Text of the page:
African startups may prove the exception to a slowdown in funding for tech companies around the world.
Startups raised $27.3 billion globally, down from 30% from the previous quarter, according to the research firm CB Insights. Last year, startups on the African continent brought in more than $185.7 million, according to a report from Disrupt Africa. And Kenyan startups especially saw their best year in fundraising since 2010. Kenyan startups raised over $47.4 million last year, according to the publication.
Companies from Kenya’s so-called “Silicon Savannah” like M-Kopa a solar energy provider for rural areas, Bitpesa a bitcoin trading platform, and Kopo Kopo, a merchant payment system, attracted the bulk of investor attention. The makers of the mobile modem, BRCK, announced last week that it has raised $3 million in December from former AOL heads Steve and Jean Case, as well as media company TED, and Jim Sorenson. This is on top of $1.2 million in seed funding last year.
For years, Kenya has been projected to be one of the continent’s tech leaders, alongside Nigeria and South Africa. Over half of the population of East Africa’s largest economy has access to the internet. It’s home to an expanding pool of mobile phone users, a network of incubators and startup spaces, and a legacy of previous successes like the mobile money platform M-Pesa and the crowd-sourced crisis mapping app, Ushahidi, used for search and rescue during Haiti’s 2010 earthquake as well as documenting sexual harassment in Egypt. Google’s Eric Schmidt said in 2013 that he believed Kenya would be the “African leader” in technology.
That may be slowly happening. The country’s tech sector got a boost when US president Barack Obama opened the Global Entrepreneurship Summit (GES) in Nairobi in July last year. Soon after, General Electric opened a workshop for technical and manufacturing skills. Microsoft chose Nairobi for the global launch of its latest operating system. International media began hailing Kenya as the world’s latest unlikely tech hub.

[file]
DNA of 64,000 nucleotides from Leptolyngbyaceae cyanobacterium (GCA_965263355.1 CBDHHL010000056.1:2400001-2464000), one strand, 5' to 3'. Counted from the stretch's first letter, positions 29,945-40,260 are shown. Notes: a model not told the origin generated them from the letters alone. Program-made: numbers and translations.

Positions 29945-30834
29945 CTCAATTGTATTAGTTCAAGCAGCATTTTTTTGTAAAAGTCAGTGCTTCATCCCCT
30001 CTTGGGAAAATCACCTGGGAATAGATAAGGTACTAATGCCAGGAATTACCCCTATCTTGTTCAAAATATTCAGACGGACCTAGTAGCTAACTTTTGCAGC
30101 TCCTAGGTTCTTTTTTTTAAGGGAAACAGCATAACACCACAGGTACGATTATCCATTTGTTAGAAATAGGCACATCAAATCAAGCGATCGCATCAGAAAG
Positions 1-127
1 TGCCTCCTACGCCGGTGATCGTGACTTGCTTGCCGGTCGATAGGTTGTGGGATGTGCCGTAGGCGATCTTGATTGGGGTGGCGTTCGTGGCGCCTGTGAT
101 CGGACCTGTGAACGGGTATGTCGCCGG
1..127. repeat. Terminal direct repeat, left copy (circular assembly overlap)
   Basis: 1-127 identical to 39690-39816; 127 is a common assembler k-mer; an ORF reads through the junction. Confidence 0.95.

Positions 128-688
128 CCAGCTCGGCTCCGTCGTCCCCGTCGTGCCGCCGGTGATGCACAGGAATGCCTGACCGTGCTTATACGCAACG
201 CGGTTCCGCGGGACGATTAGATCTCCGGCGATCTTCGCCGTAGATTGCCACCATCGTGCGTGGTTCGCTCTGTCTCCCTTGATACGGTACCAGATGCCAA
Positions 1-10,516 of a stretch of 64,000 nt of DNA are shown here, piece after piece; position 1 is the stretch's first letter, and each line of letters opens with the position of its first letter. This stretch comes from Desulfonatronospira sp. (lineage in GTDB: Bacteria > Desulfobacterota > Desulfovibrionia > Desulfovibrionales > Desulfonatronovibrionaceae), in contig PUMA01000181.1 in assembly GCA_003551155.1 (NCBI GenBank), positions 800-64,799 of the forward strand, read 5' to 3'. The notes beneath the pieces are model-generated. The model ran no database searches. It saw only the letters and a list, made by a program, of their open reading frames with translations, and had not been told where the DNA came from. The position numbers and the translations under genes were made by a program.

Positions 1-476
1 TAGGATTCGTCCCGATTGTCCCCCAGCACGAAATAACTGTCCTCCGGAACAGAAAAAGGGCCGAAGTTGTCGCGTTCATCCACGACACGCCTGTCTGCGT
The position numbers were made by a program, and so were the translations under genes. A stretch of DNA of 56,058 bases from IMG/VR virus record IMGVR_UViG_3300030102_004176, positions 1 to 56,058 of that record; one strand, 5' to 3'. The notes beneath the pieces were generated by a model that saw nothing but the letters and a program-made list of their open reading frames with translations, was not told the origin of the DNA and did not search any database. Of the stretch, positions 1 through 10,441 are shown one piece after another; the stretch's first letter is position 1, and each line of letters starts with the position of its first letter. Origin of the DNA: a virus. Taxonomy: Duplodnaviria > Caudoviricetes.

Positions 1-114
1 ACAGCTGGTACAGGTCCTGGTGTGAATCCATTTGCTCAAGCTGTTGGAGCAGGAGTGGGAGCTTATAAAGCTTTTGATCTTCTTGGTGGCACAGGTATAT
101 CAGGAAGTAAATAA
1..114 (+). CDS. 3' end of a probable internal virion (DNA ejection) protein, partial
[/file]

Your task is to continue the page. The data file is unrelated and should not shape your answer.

“There is no doubt that GES helped raise the profile on Kenya, and that did benefit BRCK,” says Peter Ngunyi, president of BRCK Moja. Ngunyi says the money they raised will go toward new products and expanding operations. BRCK most recently launched portable education kits with tablets, a BRCK modem, and its own charging station.
The amounts these startups are raising isn’t huge, relative to US or European investments, but it does signal an improvement. Startups in Kenya have traditionally depended on grants and foreign donor funding, a trend that some critics say has crippled local innovation. Now, equity investment is growing. A report last year by VC4Africa found that of 113 venture-backed startups it identified, 17% were based in Kenya.
African startups, in Kenya in particular, are expected to be relatively insulated from macro-economic trends. “We expect to see more international VCs pumping in cash, while local investors will gradually realize there are opportunities in the country [aside] from real estate,” says Tom Jackson, co-founder of Disrupt Africa.
The fact that more startups are focusing on business-to-business operations and seeing positive revenues earlier on, may also be attracting more investment, according to Ory Okolloh, director of investments at Omidyar Network. “I think the start-up scene is just maturing,” she says.
Others also anticipate more funding, but to a select number of startups. “There’s more money, and there will be more money but for fewer products,” says Kinyanjui Njonde, a tech blogger and head of marketing and business development at Gigwapi, a local event marketing platform. Njonde points out that the companies who raised the most, like M-Kopa or Okhi, which provides an alternative address system to businesses, are those with regional ambitions.
“These are guys who actually are wanting to go into other regions beyond Kenya. Most [investors] who are coming are looking for companies that are interested in going into other countries. Kenya alone is not a big enough market,” he says.
Kenya’s tech industry still has a long way to go. Startups struggle with government bureaucracy, recruiting good staff, electricity outages, and poor roads—problems that technology alone can’t solve.
And some caution that the apparent increase in funding could also be the result of more companies disclosing what they have raised. As the sector becomes more exposed to international players, a new attitude toward business and money have emerged, according to Njonde.
“More companies in Kenya are more willing to share numbers. Kenyans don’t normally say how much money they have.”
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